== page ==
Lou Reed, the recently deceased former frontman of the Velvet Underground, said he took drugs to feel "normal".
Check out the Wikipedia page of the singer and guitarist who played such a big role in glorifying junkie-chic and you will find next to no reference to the substance abuse which cast a long shadow over his life.
Yet for many years, Lou Reed and drugs went together like needle and spoon. In the circumstances, it could seen as an achievement for him to have reached 71 years of age.
Why a person takes drugs is a complex issue, but Reed suggested that for him it was fundamental. In a famous interview with music writer Lester Bangs, Reed suggested that being himself was so strange that drugs helped create a sense of normality.
He said: "I take drugs because in the 20th century in a technological age living in the city there are certain drugs you have to take just to keep yourself normal like a caveman.
"To attain equilibrium you need to take certain drugs. They don't getcha high even, they just getcha normal."
However, rock-n-roll myth and reality get mixed up easily. Few artists exploited this more than Reed, who regularly contradicted himself in interviews.
This was encapsulated in a quote from the same 1972 interview with Bangs in which Reed started off proclaiming he was taking speed, before ending up admitting it was something altogether more benign.
He said: "I still do shoot it [speed]. My doctor gives it to me. Well no, actually, they're just shots of meth mixed with vitamins, well, they're just vitamin C injections."
So was this Reed feeding his junkie image or undermining it? The answer's as clear as his 1975 album Metal Machine Music, in which a wall of noise was served up to fans.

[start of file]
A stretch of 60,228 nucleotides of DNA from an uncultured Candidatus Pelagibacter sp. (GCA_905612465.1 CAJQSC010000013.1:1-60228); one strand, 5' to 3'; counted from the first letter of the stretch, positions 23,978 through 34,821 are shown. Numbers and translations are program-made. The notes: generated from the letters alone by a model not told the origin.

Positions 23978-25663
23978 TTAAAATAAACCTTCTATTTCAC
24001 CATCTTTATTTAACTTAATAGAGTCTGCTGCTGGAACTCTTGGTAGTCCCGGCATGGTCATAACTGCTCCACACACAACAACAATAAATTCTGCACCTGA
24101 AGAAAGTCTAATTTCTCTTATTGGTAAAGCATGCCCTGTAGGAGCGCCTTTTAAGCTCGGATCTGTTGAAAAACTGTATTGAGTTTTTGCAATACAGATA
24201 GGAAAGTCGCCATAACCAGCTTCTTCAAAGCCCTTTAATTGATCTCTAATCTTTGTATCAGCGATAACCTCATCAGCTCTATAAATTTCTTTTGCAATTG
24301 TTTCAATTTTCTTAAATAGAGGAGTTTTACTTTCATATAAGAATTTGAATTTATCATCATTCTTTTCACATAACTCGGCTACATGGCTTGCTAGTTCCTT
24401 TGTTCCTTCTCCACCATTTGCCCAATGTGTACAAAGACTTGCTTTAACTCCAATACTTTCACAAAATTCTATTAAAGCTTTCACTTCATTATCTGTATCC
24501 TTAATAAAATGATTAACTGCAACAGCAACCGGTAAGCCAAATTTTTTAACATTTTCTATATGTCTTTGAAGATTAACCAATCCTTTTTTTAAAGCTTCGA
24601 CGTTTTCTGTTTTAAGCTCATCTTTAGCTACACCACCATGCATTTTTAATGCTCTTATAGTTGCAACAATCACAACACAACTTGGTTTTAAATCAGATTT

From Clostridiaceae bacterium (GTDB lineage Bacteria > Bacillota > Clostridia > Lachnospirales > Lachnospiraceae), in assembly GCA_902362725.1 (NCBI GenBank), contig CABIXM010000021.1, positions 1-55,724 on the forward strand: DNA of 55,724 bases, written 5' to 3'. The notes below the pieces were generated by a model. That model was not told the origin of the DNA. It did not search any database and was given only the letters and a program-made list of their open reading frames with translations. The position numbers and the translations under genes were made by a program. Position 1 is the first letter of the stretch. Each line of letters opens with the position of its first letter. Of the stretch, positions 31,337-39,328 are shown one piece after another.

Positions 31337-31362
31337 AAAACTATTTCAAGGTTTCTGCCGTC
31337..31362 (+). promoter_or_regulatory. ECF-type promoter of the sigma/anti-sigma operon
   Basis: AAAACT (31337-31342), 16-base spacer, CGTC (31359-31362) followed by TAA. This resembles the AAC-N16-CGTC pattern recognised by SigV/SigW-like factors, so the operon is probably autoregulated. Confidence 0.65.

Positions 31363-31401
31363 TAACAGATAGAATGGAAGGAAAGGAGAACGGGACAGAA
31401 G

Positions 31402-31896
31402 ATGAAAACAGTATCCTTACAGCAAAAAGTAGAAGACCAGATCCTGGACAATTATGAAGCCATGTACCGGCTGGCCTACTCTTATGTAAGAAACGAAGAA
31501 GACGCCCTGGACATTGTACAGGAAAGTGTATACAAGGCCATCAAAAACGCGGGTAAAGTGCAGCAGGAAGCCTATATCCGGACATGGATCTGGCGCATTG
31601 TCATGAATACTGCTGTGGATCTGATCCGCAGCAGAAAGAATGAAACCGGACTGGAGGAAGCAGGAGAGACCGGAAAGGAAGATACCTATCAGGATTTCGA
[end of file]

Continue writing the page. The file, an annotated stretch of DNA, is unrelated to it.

Perhaps Reed was simply confident enough to mess around with public perceptions, as suggested by him saying: "My b******t is worth more than other people's diamonds."
Unsurpisingly, the lure of the rock star lifestyle exerted a strong pull over Reed. He admitted: "In the late 70s I started to search for the perfect sound - whatever that might be. Before that I was mainly interested in drugs, insanity and the rock'n'roll lifestyle."
But ejecting drugs initially meant replacing it with another ie, booze. Reed said: "I tried to give up drugs by drinking."
That evidently failed to completely fill the hole within Reed, who later turned to t'ai chi and even brought his instructor on stage to perform routines during concerts. This was a stunt that could have kickstarted rumours Reed was on back on hard drugs.
Despite a litany of contrary quotes, it will be the legacy and influence of Reed's music's that will live on.